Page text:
ReviewsThe latest from Florence Welch feels utterly refreshing.

The latest from Florence Welch feels utterly refreshing.

The latest from Florence Welch feels utterly refreshing.

Florence + the Machine – Dance Fever(London, U.K.)

The grandiosity and rich beauty that Florence Welch brings to her music has been missing in our landscape as of late, and her latest return feels utterly refreshing. Though this is more of a mix of her best sounds than a true step forward, Welch thrives in showing off her strengths here. The chugging drive of “King” takes its time luring you into the mix, so by the time it drops you into the soaring vocals and booming pianos halfway through, you’re ready to scream along with Welch and just dance. Despite its rushing and bouncy beat, “Free” is essentially an anthem to finding your one moment of happiness against a bleak and punishing world, making its high-energy belting feel like a protest that is truly satisfying. As she swaps to a clapped and a cappella-heavy choice on “Heaven Is Here,” Welch shows a more spritely approach to her sounds and vocal work, stripping it down to the raw materials with a powerful and short sting. The album rounds out in a full dance swing on “My Love” with a true punchy swagger to it, with Welch bringing out a sense of confidence despite asking for advice on where her overpowering love can actually go. 

Early Spirit – The Hollow Tree  (Vancouver, British Columbia)

There’s a great charm to the instrumental runs of “Above the Clouds” as the strings and guitars dance against each other for a track places with the distance between its instruments with real tension. This releases to a more glossy and excited tone on “Screen Door” as the  strings and harmonies harness that feeling of calm and comfort into a music experience, while the popping drums seem to represent that harsher elements they sing about. The grind in the riff on “Trou Noir” shakes up the record’s sound, allowing for a more rustic kick on the record, as they swap focus to a French-language song more centred around strife than simple pleasures. The guitars have this unstoppable power to them on “Irreversible Trend” seemingly capturing the power of the feelings in the story here, as they never seem to slow down.  

Sharon Van Etten – We’ve Been Going About This All Wrong (Belleville, NJ)

Sharon Van Etten has carved out her dark niche in the industry, and while it means we know what to expect from her, the ways she keeps reinventing herself show that she’s never gotten comfortable. Alternating between the slow and quiet Van Etten, and synth-happy/pop-fuelled tracks, what this record can’t tie together, it at least goes all in on those singular moments. Through an almost oppressive level of silence in “Darkness Fades,” Van Etten brings in the light with her band, as she tries to fight her way through struggle with hope, and reflecting that serenely through the music itself. There’s a great hook to the vocals in “I’ll Try” that makes the pop core to the track all the more addictive, especially as the song blooms into this mighty synth beast that feels so atypical to what we usually get from Van Etten. “Headspace” tries to merge these two sides of Van Etten, morphing all her brooding darkness into blown out feedback and wailing keyboards until her voice is a ghost in the mix. There’s a real attack to the rhythm on “Mistakes” that sets it apart on the record from the start, as Van Etten lets her morose lyrical energy vulcanize the dance base of the song into a classic upset party jam, where that sense of worry makes the grooves all the more enchanting.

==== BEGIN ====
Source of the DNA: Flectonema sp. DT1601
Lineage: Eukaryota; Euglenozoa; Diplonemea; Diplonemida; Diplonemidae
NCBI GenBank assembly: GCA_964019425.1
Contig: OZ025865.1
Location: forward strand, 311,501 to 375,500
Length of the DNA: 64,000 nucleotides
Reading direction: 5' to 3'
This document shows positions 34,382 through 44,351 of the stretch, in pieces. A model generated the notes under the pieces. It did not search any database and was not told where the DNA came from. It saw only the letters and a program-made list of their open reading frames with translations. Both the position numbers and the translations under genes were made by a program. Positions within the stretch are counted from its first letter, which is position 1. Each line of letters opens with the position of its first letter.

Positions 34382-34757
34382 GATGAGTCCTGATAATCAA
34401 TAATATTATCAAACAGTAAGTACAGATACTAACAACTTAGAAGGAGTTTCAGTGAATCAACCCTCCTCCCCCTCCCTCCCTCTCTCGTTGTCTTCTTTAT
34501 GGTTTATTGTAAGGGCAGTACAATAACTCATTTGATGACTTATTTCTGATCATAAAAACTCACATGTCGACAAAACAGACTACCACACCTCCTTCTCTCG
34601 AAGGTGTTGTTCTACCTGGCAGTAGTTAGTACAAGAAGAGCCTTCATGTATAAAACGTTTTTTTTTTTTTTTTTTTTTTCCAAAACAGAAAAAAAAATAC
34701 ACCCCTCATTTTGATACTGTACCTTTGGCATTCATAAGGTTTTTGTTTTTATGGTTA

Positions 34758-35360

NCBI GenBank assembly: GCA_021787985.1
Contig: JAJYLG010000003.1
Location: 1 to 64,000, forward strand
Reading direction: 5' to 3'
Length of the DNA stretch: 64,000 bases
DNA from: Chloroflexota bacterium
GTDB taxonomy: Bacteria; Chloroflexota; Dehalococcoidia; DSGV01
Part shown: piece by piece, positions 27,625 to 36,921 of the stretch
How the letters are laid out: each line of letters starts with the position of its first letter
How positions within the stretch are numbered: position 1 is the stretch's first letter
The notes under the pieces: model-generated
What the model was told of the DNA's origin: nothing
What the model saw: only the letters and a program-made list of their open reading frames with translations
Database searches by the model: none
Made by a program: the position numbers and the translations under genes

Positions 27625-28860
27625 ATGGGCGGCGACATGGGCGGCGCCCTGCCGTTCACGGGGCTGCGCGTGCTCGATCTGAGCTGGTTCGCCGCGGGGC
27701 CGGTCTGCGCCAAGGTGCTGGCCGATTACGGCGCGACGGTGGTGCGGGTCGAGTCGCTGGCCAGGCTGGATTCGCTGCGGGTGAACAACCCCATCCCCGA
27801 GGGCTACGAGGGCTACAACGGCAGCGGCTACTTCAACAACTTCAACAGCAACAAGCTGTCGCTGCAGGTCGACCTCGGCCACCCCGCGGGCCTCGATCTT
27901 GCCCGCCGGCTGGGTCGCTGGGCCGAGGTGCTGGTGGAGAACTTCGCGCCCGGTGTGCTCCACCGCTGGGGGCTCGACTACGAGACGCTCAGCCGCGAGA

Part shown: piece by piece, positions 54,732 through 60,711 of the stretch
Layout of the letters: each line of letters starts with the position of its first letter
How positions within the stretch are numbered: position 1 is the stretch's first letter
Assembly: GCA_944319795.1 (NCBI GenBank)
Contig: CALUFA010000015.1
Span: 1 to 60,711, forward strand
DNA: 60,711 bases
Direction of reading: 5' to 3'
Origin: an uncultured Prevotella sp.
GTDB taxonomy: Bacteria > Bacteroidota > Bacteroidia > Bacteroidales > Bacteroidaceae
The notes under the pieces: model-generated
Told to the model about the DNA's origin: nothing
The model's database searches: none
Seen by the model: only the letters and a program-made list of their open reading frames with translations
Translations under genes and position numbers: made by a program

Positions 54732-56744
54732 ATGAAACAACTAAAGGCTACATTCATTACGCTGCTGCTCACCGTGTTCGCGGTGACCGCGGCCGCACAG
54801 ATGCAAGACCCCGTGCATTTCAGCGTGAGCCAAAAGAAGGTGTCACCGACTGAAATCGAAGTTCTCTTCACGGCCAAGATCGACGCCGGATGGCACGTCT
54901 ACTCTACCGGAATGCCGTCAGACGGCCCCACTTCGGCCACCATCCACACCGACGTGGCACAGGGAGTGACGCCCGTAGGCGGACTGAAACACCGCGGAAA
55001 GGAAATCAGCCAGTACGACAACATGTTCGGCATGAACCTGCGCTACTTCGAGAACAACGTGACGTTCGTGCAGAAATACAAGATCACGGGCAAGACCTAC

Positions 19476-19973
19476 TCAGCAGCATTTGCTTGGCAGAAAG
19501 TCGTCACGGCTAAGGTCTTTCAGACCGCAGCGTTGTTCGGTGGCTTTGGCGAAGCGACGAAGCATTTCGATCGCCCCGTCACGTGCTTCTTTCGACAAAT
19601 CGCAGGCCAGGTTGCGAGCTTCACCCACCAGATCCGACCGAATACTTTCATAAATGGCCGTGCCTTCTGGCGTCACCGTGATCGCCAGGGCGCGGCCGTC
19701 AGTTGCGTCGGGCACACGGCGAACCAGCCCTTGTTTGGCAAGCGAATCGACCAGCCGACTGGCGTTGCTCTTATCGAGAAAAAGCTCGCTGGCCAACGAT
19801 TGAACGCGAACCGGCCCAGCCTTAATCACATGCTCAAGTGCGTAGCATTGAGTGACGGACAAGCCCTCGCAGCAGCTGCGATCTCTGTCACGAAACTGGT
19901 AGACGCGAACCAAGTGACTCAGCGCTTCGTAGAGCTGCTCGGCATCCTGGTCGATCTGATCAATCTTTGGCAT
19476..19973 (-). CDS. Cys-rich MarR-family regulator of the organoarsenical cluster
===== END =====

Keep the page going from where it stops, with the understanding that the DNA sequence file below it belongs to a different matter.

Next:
Sunday Riot Club – Lost in Paradise(Single)  (Ottawa)

On their most acoustic approach to a track as of late, Sunday Riot Club use their grimy aesthetics very sparingly on “Lost in Paradise.” With the crunchy guitars and a fiery leads turned down, the essence of the band is there, though simmered down in the name of variety. Whatever your preference on that aspect, this does a great job of highlighting the quality of the harmonies this band can knock out. Refocusing an 80s era hair metal vocal refrain in this way works bizarrely well, making the chorus pop in a totally different way than these vocals usually do. The solo itself is able to flourish here as it stands out perfectly in the mix, though without much of a ramp up in the mix to highlight it. A little more dynamic range between the sections would really take the track over the top however, but thy nail so much here that it’s a small detail to harp on.

Kendrick Lamar – Mr. Morale & The Big Steppers (Compton, California)

In a less concentrated matter, Kendrick Lamar is still able to deliver some absolutely stellar tracks with stunning lyrical work, vicious production and a drive only he can muster. Though the more controversial nature of some tracks on this album can be a bit of a put off, and the amount of self-awareness that Lamar injects into this discussion has left the record frustrating in terms of how clunkily it handles its more delicate subject matter. Truly embracing the jazz side of his sound right down to the composition now, “United in Grief” showcases a flurry of instrumentation, approaches and Lamar’s flexibility as a rapper, all through a poetic journey of a track. The off-kilter beats of “Die Hard” is an instant delight, with Lamar letting his featured vocalists shine here for a track that is just a constant ride of one grin-inducing vocal after another. After its experimental opening, “Father Time” features one of Lamar’s most elegant productions, though one that doesn’t quite take that next musical step to lock it in as iconic.  On a pop high, “Mirror” closes things out with a truly guttural beat and synth combo, feeling both catchy and at times frightening in its sound.

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